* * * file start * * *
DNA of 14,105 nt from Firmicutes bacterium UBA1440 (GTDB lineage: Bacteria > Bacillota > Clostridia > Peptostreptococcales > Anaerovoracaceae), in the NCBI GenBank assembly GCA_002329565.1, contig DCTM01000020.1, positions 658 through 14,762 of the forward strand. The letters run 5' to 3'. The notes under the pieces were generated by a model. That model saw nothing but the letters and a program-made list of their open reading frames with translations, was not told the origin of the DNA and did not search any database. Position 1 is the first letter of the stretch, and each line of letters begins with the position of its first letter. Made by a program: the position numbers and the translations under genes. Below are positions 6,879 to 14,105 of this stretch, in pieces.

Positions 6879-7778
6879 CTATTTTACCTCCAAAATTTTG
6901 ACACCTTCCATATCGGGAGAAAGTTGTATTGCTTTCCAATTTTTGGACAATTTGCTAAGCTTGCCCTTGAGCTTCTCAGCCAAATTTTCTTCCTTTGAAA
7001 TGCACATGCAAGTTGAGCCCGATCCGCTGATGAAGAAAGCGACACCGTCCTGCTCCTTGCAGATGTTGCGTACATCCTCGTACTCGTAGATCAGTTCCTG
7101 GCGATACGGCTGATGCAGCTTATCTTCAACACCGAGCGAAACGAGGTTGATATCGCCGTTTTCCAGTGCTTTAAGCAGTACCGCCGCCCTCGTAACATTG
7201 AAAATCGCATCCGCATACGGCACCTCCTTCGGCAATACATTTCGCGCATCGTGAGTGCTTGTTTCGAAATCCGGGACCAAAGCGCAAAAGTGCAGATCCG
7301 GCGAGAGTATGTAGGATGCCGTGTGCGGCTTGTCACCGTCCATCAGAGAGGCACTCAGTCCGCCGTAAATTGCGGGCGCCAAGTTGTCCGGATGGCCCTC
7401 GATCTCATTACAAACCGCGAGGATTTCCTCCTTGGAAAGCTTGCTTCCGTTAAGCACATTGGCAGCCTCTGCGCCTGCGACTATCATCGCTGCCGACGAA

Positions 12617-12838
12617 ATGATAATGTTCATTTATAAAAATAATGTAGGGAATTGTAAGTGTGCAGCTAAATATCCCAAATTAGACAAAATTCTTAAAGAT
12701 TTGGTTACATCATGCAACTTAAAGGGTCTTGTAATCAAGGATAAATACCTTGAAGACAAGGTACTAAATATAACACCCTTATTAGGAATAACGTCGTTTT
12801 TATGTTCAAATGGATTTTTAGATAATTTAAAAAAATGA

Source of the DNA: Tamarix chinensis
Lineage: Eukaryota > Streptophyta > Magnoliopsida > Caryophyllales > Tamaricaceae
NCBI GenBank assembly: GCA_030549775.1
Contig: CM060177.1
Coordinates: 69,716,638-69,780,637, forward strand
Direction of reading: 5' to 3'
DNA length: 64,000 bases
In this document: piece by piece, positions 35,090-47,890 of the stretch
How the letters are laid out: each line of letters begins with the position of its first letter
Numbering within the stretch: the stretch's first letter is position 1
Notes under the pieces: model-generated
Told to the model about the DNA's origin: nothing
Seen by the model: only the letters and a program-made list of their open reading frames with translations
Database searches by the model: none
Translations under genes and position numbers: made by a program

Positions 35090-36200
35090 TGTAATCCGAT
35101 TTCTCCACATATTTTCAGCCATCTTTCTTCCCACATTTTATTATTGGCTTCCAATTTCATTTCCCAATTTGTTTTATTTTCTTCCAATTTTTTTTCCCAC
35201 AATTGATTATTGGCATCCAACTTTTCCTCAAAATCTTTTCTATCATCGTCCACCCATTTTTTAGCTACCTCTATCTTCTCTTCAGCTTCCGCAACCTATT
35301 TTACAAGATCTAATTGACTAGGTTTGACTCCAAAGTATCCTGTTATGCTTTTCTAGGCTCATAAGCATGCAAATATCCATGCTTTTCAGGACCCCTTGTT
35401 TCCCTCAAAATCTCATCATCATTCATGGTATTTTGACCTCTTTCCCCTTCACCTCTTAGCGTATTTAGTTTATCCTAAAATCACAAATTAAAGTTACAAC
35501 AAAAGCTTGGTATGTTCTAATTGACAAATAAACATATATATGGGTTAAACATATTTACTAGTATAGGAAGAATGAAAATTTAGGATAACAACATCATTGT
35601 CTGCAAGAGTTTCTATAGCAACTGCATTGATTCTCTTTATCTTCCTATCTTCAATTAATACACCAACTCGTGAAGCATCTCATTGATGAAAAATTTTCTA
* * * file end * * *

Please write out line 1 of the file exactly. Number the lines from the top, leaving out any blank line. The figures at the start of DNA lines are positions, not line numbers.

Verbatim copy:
DNA of 14,105 nt from Firmicutes bacterium UBA1440 (GTDB lineage: Bacteria > Bacillota > Clostridia > Peptostreptococcales > Anaerovoracaceae), in the NCBI GenBank assembly GCA_002329565.1, contig DCTM01000020.1, positions 658 through 14,762 of the forward strand. The letters run 5' to 3'. The notes under the pieces were generated by a model. That model saw nothing but the letters and a program-made list of their open reading frames with translations, was not told the origin of the DNA and did not search any database. Position 1 is the first letter of the stretch, and each line of letters begins with the position of its first letter. Made by a program: the position numbers and the translations under genes. Below are positions 6,879 to 14,105 of this stretch, in pieces.